Home · Weather · Forum · Learning Chinese · Jobs · Shopping
Search This Site
China | International | Business | Government | Environment | Olympics/Sports | Travel/Living in China | Culture/Entertainment | Books & Magazines | Health
Home / Darfur Crisis / China's Effort Tools: Save | Print | E-mail | Most Read
All We're Saying Is Give Peace a Chance in Darfur
Adjust font size:

By Op Rana

The international community has made it a habit to associate China with the Darfur crisis at every gathering, be it official or unofficial. The onus, it says, is on China to bring peace to the Darfur region of Sudan.

No country, and more so China, doubts the gravity of the situation in Darfur.

It's true China enjoys a good relationship with Sudan. It's true again that trade between the two countries has increased. But it's also true that China has been doing everything in its power to pressure the Sudan government to resolve the Darfur issue.

By all accounts, China played a key role in making Sudan accept the Annan Plan. Now the Sudanese government has accepted the plan's third phase to allow a "hybrid" peacekeeping force of the African Union (AU) and the UN.

The long-sought joint peacekeeping force will combine the existing 7,000 AU force with as many as 20,000 additional military personnel and civilian policemen under UN command.

If there are hurdles in the path of this plan, they have certainly not been created by China. UN analysts say most of the additional troops will not be able to reach Darfur before early next year. In the interim, the existing AU force can only be provided with extra logistical support from non-African countries such as, mark it, engineers from China.

The international community has been pressuring China mainly because it did not agree with a UK-France sponsored resolution that would have allowed the "hybrid" force "to use all necessary means" to protect humanitarian workers and other civilians. But it was not acceptable to Sudan in the first place. And two, China is not the only UN Security Council member to oppose it. Russia is against it, too.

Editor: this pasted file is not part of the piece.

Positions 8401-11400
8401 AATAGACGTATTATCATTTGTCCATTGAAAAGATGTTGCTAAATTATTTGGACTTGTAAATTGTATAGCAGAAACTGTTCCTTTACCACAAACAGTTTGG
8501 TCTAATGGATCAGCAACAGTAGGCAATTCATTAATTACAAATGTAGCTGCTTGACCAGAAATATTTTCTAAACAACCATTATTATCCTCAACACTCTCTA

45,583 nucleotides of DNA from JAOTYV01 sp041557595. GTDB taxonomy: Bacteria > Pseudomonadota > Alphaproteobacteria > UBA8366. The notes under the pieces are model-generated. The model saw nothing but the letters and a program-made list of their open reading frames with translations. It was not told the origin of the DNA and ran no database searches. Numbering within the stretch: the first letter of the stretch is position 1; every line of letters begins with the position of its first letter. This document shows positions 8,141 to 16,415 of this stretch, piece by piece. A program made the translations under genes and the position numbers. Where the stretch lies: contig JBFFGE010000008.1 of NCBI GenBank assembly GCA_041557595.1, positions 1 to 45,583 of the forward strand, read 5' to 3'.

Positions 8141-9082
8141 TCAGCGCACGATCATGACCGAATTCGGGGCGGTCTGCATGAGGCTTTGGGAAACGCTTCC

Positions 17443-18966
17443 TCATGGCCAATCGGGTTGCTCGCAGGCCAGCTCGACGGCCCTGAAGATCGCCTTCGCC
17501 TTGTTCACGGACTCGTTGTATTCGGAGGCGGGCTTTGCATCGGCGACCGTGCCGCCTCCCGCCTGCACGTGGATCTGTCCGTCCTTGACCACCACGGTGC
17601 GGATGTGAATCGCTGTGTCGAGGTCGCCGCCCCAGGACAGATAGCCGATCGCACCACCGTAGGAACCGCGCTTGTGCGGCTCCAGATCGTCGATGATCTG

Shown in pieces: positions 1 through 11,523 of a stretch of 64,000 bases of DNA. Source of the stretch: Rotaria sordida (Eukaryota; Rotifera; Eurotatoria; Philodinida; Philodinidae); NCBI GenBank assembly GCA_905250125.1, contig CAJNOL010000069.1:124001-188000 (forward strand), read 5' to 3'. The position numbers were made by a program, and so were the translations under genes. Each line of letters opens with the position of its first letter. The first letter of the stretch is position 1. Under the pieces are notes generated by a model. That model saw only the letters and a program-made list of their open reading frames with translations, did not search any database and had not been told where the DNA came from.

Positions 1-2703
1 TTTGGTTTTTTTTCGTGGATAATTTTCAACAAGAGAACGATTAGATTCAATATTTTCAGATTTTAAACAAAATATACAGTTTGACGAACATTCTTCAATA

Then consider this: the draft British-French resolution had an authorized ceiling of 19,555 military personnel and 6,400 policemen that could cost up to US$2 billion in the first year of operation. The US administration has been a leading advocate of deploying a robust peacekeeping force in Darfur. That's fine, except that the Bush administration is impeding this process by defaulting on its obligatory payments to the UN peacekeeping budget.

Total US arrears are estimated to be more than US$500 million, and they could exceed US$1 billion by the end of the year. The EU, too, is facing difficulties in fulfilling its promised monetary help to the AU force.

So if the Annan Plan does not work according to plan, can China be blamed for it? Will the pressure on China mount further to arm-twist Sudan into accepting every point that the international community makes?

Former Czech president Vaclav Havel is perhaps the only Western leader to have actually spoken about the root of the problem. In a signed article in The Guardian, he writes: "It is important for international actors to assure Sudan's government that the UN-AU mission will not strive for regime change."

Co-signed by Prince Hassan bin Talal of Jordan, French philosopher Andr Glucksmann, UN High Commissioner for Human Rights Mary Robinson, anti-apartheid leader and Nobel Peace laureate Desmond Tutu and others, the article continues: "Moreover, because Darfur is emblematic of wider difficulties, the international community must look beyond the immediate circumstances and increase efforts to deal with the threats that have played a role in the disaster, such as climate change and environmental degradation. Indeed, the accelerating expansion of deserts will likely lead to a decrease of agricultural yields, less water, and possibly further conflicts. Similar conditions exist in several locations worldwide. So the global nature of this problem must be addressed in places where environmental degradation is already bringing about a dangerous deterioration in peoples' lives. Early prevention is required."